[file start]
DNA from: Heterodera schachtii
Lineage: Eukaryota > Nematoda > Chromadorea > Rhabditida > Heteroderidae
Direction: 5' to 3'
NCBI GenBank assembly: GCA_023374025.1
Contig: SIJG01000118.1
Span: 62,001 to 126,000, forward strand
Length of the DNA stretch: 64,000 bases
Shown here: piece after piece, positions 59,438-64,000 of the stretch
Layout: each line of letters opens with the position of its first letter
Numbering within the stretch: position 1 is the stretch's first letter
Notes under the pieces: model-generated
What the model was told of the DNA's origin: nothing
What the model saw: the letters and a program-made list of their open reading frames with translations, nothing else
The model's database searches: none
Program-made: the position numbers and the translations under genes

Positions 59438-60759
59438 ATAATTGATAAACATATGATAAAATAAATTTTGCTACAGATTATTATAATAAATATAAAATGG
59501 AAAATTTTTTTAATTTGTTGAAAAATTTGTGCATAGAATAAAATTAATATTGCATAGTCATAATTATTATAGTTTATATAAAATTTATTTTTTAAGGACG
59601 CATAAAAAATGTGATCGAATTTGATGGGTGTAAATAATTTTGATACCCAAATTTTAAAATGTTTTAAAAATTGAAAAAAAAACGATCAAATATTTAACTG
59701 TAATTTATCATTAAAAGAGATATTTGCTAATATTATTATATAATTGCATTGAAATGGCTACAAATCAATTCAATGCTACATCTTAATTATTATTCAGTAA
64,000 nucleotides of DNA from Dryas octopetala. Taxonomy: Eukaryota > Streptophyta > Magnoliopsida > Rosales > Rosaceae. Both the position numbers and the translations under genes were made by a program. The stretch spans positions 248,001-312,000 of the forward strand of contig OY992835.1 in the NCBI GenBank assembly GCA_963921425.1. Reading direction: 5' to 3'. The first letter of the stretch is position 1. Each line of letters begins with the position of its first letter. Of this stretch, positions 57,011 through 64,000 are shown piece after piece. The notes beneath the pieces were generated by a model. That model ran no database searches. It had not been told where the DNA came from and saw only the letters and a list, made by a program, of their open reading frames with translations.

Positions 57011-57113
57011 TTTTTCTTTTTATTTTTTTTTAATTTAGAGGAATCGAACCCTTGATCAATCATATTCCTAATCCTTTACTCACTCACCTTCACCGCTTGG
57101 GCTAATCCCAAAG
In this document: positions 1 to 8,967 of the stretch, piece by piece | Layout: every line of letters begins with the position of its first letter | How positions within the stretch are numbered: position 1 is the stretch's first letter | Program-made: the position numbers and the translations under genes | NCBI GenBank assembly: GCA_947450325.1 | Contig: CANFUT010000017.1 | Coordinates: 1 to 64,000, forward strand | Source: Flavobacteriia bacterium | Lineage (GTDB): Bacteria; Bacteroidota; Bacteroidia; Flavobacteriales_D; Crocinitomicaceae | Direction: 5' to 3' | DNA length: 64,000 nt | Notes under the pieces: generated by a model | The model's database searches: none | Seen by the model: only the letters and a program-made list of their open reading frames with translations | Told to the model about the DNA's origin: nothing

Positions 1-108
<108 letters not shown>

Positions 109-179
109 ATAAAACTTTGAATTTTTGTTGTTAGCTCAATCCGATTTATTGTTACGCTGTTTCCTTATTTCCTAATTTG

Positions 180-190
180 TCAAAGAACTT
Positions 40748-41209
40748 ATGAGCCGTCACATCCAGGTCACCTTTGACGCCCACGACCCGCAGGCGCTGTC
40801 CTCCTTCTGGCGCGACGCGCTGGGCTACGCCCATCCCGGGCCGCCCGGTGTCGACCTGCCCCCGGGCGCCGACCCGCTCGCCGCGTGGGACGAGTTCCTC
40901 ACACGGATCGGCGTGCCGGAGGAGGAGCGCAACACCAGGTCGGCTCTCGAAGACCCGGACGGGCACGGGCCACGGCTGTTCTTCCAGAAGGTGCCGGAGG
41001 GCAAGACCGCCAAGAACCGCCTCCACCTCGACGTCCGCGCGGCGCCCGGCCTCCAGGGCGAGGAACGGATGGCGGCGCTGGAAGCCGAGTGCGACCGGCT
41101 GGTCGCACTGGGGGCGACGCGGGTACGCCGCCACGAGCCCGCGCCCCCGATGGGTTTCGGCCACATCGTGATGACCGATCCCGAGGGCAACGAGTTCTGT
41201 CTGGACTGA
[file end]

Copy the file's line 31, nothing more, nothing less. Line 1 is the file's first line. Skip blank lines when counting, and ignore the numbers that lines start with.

180 TCAAAGAACTT